Like other older farmers who struggled through difficult eras in agriculture, Dick worries about today’s high land prices and input costs.
Tom O’Toole, Dick’s nephew, is Brian O’Toole’s farming partner. Tom, 67, still enjoys farming. But he’s thinking seriously about retirement and considering how to transfer his farming interests to the next generation of O’Tooles.
“You need some professional help,” he says of making the transition from one generation to the next. “You really need to understand the financial consequences.”
Brian praises the contributions that his father and Tom have made to the family farm through the years.
“I couldn’t have worked with two better guys,” he says.
Brian’s son, Casey, 29, has returned to the family farm, which raises wheat, corn, sugar beets, soybeans and edible beans. He spent several years as a welder in Fargo, N.D., where he worked on agricultural products.
“It kind of made me homesick for farming, so I came back. I’m glad I have the opportunity,” he says.
“Farming isn’t just a job. It’s a way of life,” says Casey, who sells seed in addition to farming.
Brian O’Toole and his wife, Sara, also operate a seed business in rural Crystal.
The business conditions about 200,000 bushels of wheat annually and sells certified wheat. It also cleans soybeans and edible beans, and is a receiving station for edible beans.
Recent expansion, which includes a new color sorter, allows the seed business to handle more beans, Brian says.
Frank Olimb, 32, who’s
married to Allison, Brian and Sara’s daughter, joined the seed business in 2010 after working as a manager for an industrial carpentry company.
Soon after getting married, Frank and Allison moved to the O’Toole farmstead, where they initially lived in an apartment in the farm shop.
“Come back to the farm and live in the shop,” Allison says with a smile.
The couple and their year-old-son, Gary, now have a house in Crystal.
Being able to raise a family in a rural area such as Crystal, population about 150, was one of the reasons Frank and Allison moved there, Allison says.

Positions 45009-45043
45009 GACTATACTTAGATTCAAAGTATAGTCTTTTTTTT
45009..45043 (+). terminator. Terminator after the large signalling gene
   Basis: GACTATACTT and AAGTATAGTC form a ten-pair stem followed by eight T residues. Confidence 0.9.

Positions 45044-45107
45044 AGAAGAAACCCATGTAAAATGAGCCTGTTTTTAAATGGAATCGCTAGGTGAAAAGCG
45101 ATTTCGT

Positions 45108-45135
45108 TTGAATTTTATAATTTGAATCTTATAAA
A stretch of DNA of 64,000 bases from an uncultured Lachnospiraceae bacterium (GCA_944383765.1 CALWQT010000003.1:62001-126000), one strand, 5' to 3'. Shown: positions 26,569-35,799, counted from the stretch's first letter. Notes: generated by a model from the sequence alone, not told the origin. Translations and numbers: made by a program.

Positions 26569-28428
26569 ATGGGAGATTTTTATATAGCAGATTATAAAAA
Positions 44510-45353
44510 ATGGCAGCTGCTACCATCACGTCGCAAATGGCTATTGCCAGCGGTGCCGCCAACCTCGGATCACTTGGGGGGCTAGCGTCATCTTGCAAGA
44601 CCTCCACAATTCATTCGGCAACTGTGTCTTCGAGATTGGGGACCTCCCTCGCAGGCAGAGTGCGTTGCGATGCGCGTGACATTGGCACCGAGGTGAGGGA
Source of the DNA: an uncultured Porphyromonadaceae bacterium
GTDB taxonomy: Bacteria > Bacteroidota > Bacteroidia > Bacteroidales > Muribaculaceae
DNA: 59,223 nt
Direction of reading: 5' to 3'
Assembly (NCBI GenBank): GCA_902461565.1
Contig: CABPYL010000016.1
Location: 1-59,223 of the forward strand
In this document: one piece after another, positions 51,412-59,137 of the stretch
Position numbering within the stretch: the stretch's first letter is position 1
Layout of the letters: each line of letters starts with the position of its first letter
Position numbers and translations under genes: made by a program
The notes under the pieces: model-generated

“There’s a lifestyle here you just can’t get in the city,” she says.
Allison is editor of the Walsh County Press in nearby Park River, N.D., and also helps the family seed business with marketing and promotions.
Sara O’Toole handles paperwork for the seed business. She and Brian, who had known each other when they were young, reconnected in college, where she studied nursing and he studied diesel mechanics.
Adam Nielson, not an O’Toole family member, also works for the seed company.
Second son, third company
A separate business, K.B. O’Toole Farms, is run by Kelly O’Toole and his father. It raises chip potatoes, most of which go to Barrel O’ Fun in Perham, Minn.
Kelly, 24, has studied commercial aviation with the goal of becoming a professional pilot.
But he’s been involved in farming since he was 8 years old and never really left the family farm, he says.
Kelly shrugs when asked if he worries that recent prosperity in agriculture won’t last.
“You take what comes and you deal with it,” he says. “This is what I want to do.”
Brian and Sara’s fourth child, Rebecca, attends Jamestown (N.D.) College.
Brian, who has no plans to retire any time soon, has been active in many farm groups and organizations. This spring, he was elected secretary/treasurer of U.S. Wheat Associates, which develops export markets for U.S. wheat.
“There’s no way I could be in that position for U.S. Wheat Associates without all the help from my family,” he says.
On the day Agweek visited, Brian’s two young grandsons — Gary, Frank and Allison’s son, and Dylan, Casey and Kelli’s son, — were playing in the seed company office.
Brian smiles when asked if someday he’ll be working with his two grandsons, who would be sixth-generation farmers.
“Well, it’s too early to know that, of course. But I hope they have the chance if that’s what they want,” he says.